Thursday, September 01, 2011

Allez, juste pour vous, un article qui n'a rien à voir avec ma thèse mais qui me fait bien rire.

The Guardian (London) - Final Edition

December 15, 2004

Four cabinet ministers, three world leaders and a fox - a day in the life of 10 Downing Street

BYLINE: Oliver Burkeman

One of the strangest things about Britain's most famous front door is this: the vast majority of the time, the eyes of the world aren't on it at all. "I wouldn't say I switch off, exactly," said the solitary police officer guarding No 10 Downing Street - the man whose job it would be to hold back the hordes of television cameras, if there were any. "I prefer to say I'm like a coiled spring."

The glossy black door with the wonky zero is perhaps the pre-eminent icon of our political culture, the backdrop to a hundred handshakes between a grinning prime minister and visiting leaders. But the few high-profile images we see each week tell only half the story, and almost nobody is watching the other half. So yesterday the Guardian monitored the comings and goings for one full, frenetic day.

It may reaffirm your faith in British democracy to learn that all of the following came through (or at least up to the doorstep of) the same door over that time: four cabinet ministers, three world leaders, two senior European diplomats, a few dozen schoolchildren, a handful of vintage car enthusiasts, many large saucepans, a former BBC director general, the dry cleaning, a seemingly endless supply of upmarket sandwiches, and Ian Paisley.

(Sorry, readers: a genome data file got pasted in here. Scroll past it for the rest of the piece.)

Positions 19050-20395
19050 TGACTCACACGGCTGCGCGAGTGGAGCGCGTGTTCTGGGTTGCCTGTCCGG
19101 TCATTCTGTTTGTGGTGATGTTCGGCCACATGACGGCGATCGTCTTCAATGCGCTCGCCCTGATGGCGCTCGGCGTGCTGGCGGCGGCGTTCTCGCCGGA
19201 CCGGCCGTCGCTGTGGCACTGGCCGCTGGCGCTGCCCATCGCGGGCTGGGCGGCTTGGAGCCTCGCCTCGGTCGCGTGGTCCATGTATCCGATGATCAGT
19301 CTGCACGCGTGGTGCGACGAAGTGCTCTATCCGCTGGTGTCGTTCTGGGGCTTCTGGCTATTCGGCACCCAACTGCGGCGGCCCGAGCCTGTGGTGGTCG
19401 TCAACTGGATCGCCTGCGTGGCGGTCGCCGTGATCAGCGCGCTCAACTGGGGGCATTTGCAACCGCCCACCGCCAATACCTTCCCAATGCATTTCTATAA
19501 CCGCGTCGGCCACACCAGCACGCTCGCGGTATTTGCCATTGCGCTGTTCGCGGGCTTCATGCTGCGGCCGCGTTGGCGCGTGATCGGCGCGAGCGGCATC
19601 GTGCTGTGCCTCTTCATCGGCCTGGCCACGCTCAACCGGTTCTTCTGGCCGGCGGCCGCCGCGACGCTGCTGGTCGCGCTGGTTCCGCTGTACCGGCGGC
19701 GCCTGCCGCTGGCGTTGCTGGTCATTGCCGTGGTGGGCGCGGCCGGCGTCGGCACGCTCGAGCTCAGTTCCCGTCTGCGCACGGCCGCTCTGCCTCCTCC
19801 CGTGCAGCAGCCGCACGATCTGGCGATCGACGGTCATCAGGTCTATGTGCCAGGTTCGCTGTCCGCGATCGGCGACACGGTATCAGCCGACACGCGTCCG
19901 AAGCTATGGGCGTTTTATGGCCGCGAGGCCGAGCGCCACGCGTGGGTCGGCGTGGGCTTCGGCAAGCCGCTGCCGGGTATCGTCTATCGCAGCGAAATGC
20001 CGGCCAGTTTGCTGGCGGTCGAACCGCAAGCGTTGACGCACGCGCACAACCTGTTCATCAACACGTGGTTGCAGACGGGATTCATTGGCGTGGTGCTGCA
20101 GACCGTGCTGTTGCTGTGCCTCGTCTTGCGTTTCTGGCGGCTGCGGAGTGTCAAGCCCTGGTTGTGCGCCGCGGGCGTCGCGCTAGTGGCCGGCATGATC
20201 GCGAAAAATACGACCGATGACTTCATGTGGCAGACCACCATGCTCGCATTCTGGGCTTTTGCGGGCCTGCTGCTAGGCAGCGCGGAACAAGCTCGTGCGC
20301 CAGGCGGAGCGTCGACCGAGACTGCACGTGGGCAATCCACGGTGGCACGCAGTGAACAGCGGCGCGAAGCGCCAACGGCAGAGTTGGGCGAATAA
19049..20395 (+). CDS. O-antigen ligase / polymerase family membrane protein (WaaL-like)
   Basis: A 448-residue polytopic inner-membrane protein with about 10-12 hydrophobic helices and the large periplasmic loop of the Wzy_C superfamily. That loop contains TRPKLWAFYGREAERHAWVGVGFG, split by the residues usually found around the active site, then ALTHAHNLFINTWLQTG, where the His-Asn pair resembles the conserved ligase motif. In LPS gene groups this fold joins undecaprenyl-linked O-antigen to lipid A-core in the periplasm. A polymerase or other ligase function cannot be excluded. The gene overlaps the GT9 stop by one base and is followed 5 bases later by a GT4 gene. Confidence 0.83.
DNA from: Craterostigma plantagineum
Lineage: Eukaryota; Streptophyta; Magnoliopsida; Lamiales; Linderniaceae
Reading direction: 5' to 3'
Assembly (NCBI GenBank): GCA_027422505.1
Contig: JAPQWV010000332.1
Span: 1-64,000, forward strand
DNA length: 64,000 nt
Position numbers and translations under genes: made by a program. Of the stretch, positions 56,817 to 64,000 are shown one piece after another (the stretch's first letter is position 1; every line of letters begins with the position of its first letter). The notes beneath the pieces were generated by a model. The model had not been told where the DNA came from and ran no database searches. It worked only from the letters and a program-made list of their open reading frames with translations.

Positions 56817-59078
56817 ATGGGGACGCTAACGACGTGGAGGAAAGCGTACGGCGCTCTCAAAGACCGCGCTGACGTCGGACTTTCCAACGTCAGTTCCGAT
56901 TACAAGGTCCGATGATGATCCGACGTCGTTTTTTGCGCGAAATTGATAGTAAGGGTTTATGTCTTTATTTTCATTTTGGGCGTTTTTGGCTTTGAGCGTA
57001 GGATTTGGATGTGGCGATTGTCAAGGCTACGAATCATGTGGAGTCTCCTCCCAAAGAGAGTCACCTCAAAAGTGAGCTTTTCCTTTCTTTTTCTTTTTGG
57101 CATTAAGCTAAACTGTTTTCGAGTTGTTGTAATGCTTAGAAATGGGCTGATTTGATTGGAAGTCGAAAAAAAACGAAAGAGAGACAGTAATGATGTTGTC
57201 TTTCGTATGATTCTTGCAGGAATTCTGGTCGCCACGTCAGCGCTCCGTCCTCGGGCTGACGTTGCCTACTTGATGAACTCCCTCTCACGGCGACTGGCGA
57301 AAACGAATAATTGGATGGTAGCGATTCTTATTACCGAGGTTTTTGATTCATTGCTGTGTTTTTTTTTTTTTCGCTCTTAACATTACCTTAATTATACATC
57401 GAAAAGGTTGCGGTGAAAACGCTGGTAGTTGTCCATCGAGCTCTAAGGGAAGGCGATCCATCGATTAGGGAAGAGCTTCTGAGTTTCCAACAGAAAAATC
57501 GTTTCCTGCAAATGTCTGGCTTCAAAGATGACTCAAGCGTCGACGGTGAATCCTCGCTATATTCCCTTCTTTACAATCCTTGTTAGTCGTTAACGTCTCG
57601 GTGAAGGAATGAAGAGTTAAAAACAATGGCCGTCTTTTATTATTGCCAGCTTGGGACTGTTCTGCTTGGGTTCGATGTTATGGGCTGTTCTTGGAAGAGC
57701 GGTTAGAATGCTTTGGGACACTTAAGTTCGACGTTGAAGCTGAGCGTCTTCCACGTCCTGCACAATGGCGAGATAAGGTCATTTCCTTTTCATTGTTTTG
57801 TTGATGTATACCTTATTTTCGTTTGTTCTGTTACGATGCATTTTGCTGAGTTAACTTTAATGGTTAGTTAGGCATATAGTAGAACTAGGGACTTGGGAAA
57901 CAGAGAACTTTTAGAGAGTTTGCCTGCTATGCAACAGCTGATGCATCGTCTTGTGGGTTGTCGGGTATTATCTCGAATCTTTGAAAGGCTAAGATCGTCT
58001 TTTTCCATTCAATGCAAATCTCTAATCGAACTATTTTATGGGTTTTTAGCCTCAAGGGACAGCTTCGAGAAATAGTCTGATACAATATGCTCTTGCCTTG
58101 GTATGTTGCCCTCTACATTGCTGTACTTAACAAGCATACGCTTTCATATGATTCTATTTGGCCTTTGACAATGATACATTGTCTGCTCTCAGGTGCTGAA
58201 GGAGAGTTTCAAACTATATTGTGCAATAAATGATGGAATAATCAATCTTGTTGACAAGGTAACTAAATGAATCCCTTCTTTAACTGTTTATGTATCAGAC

The hinges start swinging early. It is still dark, at about 7.25am, when Godric Smith, the prime minister's official spokesman, shows up on his bicycle, clad in a fetching tracksuit that appears - by the light of the moon, anyway - to be pastel-coloured. It is an impressively early start to the day for Mr Smith, though not as impressive as that of his boss, the director of communications, David Hill, who can be glimpsed already inside. Both, however, make it to work earlier than the street sweeper, who turns up minutes later with a miniature dustcart, brushing away the needles from the vast Christmas tree adorning the prime minister's residence. (The first politician to make an appearance is Tessa Jowell, the culture secretary, who draws up in a silver Rover at 8.50am.)

There is something weirdly jarring in the contrast between the physical reality of the No 10 door and the celebrity status it has acquired. The academics and business people arriving for a breakfast meeting with the prime minister, to discuss city academies, seem amazed that they can freely pose in front of it, on the step like Tony and Cherie, without being hustled away.

On leaving shortly after 9am, though, they declare themselves underwhelmed by the food - "Fruit, mainly," says one. Nobody notices as Stephen Twigg, the schools minister, wanders out into the chilly air as if he is waiting for someone. Fifteen minutes later, he wanders back inside.

The police officers guarding the gates that seal Downing Street from public access wipe sleep from their eyes and rattle their automatic rifles.